Gregory Conko

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Greg Conko is the Director of Food Safety Policy at the Competitive Enterprise Institute (CEI) where he "specialises in issues of food and pharmaceutical drug safety regulation, and on the general treatment of health risks in public policy".[1]

He is described as being

particularly interested in the debate over the safety of genetically engineered foods and the application of the Precautionary Principle to domestic and international environmental and safety regulations.[2]

Although Conko's leading role in CS Prakash's AgBioWorld campaign has only lately been acknowledged by AgBioWorld, the CEI has been more open, describing him as

the Vice President and a member of the Board of Directors of the AgBioWorld Foundation, [which] he co-founded with Tuskegee University plant genetics professor CS Prakash.[3]

Given Conko's leading role in AgBioWorld, it would be interesting to know his exact relationship with Monsanto's PR team, particularly Jay Byrne - Monsanto's chief Internet strategist at the time AgBioWorld was established. Byrne has ackowledged giving AgBioWorld "advice and information" and both Monsanto and its Internet PR company the Bivings Group have played a covert role in shaping and supporting AgBioWorld's online campaigning. Monsanto is among the companies funding the CEI (see U.S. FACING TOUGH BATTLE FOR GE CROPS by Bob Burton, IPS-Inter Press Service April 1, 2004)

Conko's many publications include papers promoting GM foods and free trade and attacking the precautionary principle, co-authored with CS Prakash, Henry I. Miller, Fred Smith and Kendra Okonski. Among these is "Cloudy horizons in a brave new world", originally published on the European Science and Economic Forum website. In it Conko suggests that concerns about the safety of GM food are merely a cover for "trade protectionism" and "anti-science fearmongering".[4]

In March 2003 Conko took part in a debate on 'GM food: should labelling be mandatory?' held at the London office of PR agency Hill and Knowlton and organised by Spiked and the International Policy Network. Conko argued against any requirement to label GM foods, saying:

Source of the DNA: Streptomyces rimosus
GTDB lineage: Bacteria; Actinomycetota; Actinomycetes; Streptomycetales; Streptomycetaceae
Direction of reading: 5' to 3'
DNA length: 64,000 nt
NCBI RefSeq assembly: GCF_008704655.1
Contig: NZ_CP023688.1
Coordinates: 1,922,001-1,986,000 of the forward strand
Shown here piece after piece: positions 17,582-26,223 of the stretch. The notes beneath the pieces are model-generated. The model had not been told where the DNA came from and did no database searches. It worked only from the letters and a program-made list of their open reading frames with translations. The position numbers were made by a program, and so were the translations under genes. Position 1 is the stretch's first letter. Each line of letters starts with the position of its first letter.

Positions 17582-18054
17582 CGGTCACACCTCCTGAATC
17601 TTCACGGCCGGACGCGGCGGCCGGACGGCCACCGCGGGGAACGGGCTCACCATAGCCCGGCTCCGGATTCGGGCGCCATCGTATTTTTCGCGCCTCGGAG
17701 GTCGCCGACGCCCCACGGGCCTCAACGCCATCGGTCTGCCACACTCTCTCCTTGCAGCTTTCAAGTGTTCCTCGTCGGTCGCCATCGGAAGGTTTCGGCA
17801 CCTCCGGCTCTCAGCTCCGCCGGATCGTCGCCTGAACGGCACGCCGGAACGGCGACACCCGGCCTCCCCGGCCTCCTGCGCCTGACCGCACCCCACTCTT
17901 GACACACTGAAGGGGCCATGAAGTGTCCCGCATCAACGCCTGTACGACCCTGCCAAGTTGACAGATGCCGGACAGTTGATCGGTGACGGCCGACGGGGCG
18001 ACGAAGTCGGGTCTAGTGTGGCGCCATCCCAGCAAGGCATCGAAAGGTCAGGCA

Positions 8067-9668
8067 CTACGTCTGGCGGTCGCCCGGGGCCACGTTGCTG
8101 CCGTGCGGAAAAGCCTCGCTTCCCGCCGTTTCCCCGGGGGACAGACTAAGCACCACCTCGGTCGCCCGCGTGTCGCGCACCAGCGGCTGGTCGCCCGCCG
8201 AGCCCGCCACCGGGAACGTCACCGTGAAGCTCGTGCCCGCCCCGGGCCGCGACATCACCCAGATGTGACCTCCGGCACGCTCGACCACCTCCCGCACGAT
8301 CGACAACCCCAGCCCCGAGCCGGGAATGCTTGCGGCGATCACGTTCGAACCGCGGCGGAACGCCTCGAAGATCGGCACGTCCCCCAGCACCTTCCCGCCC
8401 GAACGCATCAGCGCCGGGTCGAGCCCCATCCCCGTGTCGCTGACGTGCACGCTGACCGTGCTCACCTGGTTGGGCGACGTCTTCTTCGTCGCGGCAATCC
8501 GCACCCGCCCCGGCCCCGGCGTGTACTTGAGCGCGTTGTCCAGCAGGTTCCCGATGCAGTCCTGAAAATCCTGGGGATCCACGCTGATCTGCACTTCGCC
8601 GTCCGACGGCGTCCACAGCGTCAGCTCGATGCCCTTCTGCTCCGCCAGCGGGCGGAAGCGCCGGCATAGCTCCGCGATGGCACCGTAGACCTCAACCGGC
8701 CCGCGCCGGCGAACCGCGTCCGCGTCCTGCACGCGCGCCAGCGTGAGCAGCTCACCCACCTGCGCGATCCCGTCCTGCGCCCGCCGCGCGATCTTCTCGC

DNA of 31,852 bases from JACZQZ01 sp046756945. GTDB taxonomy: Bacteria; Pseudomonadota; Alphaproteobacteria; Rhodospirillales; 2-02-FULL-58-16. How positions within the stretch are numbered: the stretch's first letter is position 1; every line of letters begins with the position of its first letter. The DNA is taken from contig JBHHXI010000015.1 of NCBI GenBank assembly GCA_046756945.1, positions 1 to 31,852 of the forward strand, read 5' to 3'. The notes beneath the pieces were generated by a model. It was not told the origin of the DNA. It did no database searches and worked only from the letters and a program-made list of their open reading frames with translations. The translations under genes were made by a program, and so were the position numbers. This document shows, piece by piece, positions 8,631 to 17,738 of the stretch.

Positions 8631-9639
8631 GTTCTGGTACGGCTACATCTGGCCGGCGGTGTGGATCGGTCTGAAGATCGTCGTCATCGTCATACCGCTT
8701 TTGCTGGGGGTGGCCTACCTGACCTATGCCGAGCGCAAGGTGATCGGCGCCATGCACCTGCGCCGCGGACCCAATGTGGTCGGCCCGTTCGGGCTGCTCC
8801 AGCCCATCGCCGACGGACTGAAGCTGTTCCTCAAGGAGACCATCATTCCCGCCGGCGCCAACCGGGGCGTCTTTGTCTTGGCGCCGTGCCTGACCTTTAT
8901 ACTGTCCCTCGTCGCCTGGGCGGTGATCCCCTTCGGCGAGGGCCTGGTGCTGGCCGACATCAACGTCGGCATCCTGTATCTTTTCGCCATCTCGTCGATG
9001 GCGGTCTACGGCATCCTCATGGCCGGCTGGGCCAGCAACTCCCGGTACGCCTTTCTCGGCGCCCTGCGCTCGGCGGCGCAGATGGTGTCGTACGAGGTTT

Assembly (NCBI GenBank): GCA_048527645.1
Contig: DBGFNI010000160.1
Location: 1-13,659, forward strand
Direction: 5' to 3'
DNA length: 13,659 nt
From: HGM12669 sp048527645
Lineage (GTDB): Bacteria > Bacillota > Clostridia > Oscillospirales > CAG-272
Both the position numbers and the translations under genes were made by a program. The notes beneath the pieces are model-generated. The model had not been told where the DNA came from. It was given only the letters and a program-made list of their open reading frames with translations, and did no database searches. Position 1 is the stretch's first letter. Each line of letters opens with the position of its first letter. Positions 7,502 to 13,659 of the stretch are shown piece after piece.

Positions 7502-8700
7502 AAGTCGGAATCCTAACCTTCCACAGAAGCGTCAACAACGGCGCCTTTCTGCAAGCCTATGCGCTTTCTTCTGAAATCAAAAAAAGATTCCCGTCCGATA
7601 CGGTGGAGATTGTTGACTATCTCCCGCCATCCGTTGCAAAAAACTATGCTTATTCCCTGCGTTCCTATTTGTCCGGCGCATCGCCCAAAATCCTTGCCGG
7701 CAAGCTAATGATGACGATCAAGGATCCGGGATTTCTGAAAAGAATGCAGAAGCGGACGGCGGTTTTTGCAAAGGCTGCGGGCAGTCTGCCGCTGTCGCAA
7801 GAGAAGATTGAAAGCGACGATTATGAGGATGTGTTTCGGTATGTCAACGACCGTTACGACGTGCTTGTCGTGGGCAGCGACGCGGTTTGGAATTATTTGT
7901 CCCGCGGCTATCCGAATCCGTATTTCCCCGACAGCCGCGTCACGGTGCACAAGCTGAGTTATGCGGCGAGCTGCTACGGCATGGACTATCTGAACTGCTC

mandatory labelling will merely raise the cost of GM products, and add to many consumers' groundless fears about GM foods.[5]

In May 2003, Conko was at the press conference at which the US Trade Secretary formally announced a US WTO case against EU restrictions on GM imports. This was followed by a CEI seminar on the negative impact of the EU moratorium on the developing world, addressed by Conko, Norman Borlaug, CS Prakash, and TJ Buthelezi.

In April 2004 Conko went on a lobbying trip to Australia at a time when Australian States were considering large-scale GM crop trial proposals from Monsanto and Bayer. The trip was organised by the U.S. embassy and financed by the National Centre for Food and Agricultural Policy, which receives funding from the U.S. Department of Agriculture, the Biotechnology Industry Organization, the Council for Biotechnology Information, CropLife America, the Grocery Manufacturers of America and Monsanto, as well as Aventis, Bayer, DuPont, and Syngenta.


  1. Liam Baldwin, "NZ must meet demand for GE produce", Straight Furrow, 6 April 2004, accessed February 2009.
  2. "Greg Conko Biography", AgBioWorld website, accessed February 2009.
  3. "Greg Conko Biography", AgBioWorld website, accessed February 2009.
  4. Gregory Conko, "Cloudy Horizons in a Brave New World", Financial Times, 7 March 2000, archived on the CEI website, accessed February 2009.
  5. Gregory Conko, "Mandatory Labelling Is A Bad Idea", Capitalism Magazine, 23 March 2003, accessed February 2009.